This study attempts mainly to measure the financial performance of the fifteen (15) selected banks in Bangladesh and to identify whether any significant difference exists in the performance of the selected banks for the period 2009-2013. CAMEL Model has been used to examine the financial strength of the selected banks. Composite Rankings, Average, and ANOVA-test by using SPSS are applied here to reach conclusion through the comparative and significant analysis of different parameters of CAMEL. It is found that under the capital adequacy ratio parameter IBBL is the top position, while IFICBL got lowest rank. Under the asset quality parameter, AIBL held the top rank while RBL held the lowest rank. Under management efficiency parameter, it is observed that top rank taken by EBL and lowest rank taken by RBL. In terms of earning quality parameter the capability of EBL got the top rank while TBL was at the lowest position. Under the liquidity parameter DBBL stood on the top position and NCCBL & BAL both are on the lowest position. By considering all of the parameters of CAMEL, it is seen that EBL is the top position assessed by the CAMEL Model compared to other banks under the study because of its strong performance on the Capital Adequacy, Asset Quality, Management and Earnings Ability. EIBBL is the second position, followed by DBBL, AIBL, IBBL and other banks respectively. On the other hand, RBL is the lowest position compared to other banks under the study because of its poor performance on the Capital Adequacy, Asset Quality, Management Efficiency and Earnings Ability. Therefore, RBL should improve the weaknesses of the mentioned ratios of the CAMEL. The ANOVA test signifies that there is a significant difference in the performance of the selected banks in Bangladesh assessed by the CAMEL model. Therefore, the policy maker of the related lowest ranking banks should take necessary steps to improve their weaknesses from the findings under the study.

Keywords: Bank, Financial Performance, and CAMEL Model.

PDF – [233-266]

5.

Antecedents of Graduates’ Technopreneurial Behaviors: Co-variance Analysis Based on the Unified Theory of Acceptance and use of Technology
Hassan Barau Singhry and Azmawani Abd Rahman

 

ABSTRACT
Technological skills and access to finance are major indicators of graduate entrepreneurial behaviors. They are also among the most challenging factors for creating new technology-based venture.  Although the integration of technology readiness (TR) and financial literacy (FL) toward technopreneurial behavior (TB) has not been investigated, evidence in the literature supports their relationships. This paper investigates the combined role of TR and FL on technopreneurial intention (TI) and behavior. A cross-sectional survey was carried out and data was collected from 226 graduates. Statistical Package for the Social Sciences (SPSS) and Structural Equation Modeling (SEM) with Analysis of Moment Square (AMOS) graphics were used to analyzed a model with four-stage mediations. The findings show that TI is a full mediator on the relationship between TR (optimism and innovativeness) and TB. Similarly, it is a full mediator on the relationship between FL and TB. However, TI does not mediate the relationship between TR (discomfort and insecurity) and TB. The paper is the first to investigate the mediating effect of TI on the relationship between TR and TB as well as FL and TB among graduate using unified theory of technology acceptance and use (UTAUT 2). This research offers insights toward new technology-based firms’ creation. Equally, it has practical implications for graduate students, institutions of higher learning, formal financial institutions, and policy makers regarding technopreneurial development.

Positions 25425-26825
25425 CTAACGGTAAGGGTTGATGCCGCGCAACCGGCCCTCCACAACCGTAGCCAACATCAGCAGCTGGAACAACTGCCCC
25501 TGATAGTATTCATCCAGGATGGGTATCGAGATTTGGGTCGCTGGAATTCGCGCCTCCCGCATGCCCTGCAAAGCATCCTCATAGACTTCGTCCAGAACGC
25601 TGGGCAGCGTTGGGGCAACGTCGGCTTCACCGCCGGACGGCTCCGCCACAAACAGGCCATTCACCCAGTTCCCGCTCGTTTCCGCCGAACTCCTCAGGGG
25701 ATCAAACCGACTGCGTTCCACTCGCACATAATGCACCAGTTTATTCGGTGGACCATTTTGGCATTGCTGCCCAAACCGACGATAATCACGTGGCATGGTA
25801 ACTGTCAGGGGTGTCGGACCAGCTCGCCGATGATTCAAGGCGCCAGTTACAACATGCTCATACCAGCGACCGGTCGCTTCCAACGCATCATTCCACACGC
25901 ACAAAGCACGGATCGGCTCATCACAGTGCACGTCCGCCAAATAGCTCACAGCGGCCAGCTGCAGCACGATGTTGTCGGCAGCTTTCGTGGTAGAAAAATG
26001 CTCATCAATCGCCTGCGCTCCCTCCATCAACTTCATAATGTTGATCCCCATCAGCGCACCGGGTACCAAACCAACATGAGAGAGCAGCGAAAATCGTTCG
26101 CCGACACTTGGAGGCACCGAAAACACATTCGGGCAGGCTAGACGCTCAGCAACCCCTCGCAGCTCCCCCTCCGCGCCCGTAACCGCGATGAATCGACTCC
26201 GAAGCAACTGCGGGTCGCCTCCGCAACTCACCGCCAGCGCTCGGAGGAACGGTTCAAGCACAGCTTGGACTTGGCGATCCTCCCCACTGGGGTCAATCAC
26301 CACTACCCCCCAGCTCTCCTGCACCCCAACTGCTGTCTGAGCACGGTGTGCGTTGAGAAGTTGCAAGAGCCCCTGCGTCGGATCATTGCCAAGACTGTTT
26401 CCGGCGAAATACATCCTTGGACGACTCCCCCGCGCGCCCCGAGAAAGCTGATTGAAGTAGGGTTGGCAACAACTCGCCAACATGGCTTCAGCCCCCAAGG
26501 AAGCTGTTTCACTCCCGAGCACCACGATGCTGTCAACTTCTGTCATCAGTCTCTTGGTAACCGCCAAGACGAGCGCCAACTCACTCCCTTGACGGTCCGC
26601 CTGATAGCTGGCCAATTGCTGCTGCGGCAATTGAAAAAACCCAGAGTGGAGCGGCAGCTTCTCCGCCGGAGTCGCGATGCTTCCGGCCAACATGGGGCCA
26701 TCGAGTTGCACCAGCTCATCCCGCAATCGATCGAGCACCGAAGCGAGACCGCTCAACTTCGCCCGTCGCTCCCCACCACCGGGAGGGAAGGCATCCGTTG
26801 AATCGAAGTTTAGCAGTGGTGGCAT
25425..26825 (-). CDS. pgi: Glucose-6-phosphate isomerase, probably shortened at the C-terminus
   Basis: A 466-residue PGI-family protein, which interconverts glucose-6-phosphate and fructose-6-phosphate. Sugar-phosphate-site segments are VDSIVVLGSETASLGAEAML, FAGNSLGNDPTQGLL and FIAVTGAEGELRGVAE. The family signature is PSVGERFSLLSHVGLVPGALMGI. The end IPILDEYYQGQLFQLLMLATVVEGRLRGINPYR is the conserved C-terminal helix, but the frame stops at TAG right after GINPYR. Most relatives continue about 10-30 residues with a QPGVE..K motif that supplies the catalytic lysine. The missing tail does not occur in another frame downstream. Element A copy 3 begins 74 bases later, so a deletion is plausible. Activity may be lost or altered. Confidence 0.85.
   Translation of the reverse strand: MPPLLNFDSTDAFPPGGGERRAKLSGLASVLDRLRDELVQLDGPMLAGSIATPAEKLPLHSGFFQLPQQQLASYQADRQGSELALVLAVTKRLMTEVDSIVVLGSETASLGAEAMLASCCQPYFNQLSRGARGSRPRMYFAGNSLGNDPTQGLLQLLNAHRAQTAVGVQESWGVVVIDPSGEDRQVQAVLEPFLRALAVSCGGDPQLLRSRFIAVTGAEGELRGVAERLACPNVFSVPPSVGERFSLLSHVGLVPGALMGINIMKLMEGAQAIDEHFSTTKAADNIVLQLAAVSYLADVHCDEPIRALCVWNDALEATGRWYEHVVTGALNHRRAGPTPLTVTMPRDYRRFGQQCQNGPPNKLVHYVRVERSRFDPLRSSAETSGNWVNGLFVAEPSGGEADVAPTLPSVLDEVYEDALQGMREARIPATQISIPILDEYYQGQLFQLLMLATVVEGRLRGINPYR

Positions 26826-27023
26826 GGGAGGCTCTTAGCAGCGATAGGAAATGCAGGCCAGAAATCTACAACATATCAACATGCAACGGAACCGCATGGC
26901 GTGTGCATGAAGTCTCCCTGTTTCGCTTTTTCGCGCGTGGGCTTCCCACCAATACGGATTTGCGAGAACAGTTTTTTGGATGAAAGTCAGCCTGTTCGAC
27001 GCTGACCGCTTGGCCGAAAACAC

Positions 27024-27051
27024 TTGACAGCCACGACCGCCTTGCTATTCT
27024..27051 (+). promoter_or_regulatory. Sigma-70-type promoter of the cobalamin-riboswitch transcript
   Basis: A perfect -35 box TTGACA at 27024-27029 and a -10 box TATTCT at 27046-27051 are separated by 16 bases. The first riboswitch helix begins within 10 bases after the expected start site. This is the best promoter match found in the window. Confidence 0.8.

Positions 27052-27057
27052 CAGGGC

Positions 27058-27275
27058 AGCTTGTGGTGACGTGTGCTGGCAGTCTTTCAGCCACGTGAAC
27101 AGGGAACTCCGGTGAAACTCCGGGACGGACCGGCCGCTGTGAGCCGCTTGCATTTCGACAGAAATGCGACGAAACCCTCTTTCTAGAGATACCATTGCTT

Keywords: Technology entrepreneurship, technology readiness, financial literacy, graduates technopreneurial behavior.

PDF – [267-298]

6. Determinates of Banks’ Profitability: A Study on Islamic Banks in Bangladesh
Md. Mahbub Alam, Intan Maizura Binti Abdul Hamid and S M Sohel Rana

ABSTRACT
Banks and financial institutions are the heart of the economy of a country. Though Bangladesh is a developing economy, a significant number of financial institutions are in operation now in the country. The present study tried to find out the factors that determine the profitability of Islamic banks in Bangladesh. For the purpose of the study, five Islamic Banks in Bangladesh have been taken as the samples. Only the internal factors of banks’ profitability have been taken into consideration in this study. Profitability has been measured in terms of Return on Equity (ROE) and Return on Asset (ROA).  In model I the findings indicate that asset management has a significant impact on the profitability of Islamic banks in Bangladesh. On the other hand, price earnings ratio and bank size are negatively correlated in terms of Return on equity with the profitability of Islamic banks in Bangladesh. Capital adequacy ratio and operating efficiency are positively correlated with the profitability of Islamic banks. On the other hand in model II it was found that price earnings ratio, operating efficiency and bank size are negatively correlated with return on equity in terms of profitability of Islamic banks in Bangladesh. But asset management and capital adequacy are positively correlated with Return on Equity in terms of profitability of Islamic banks.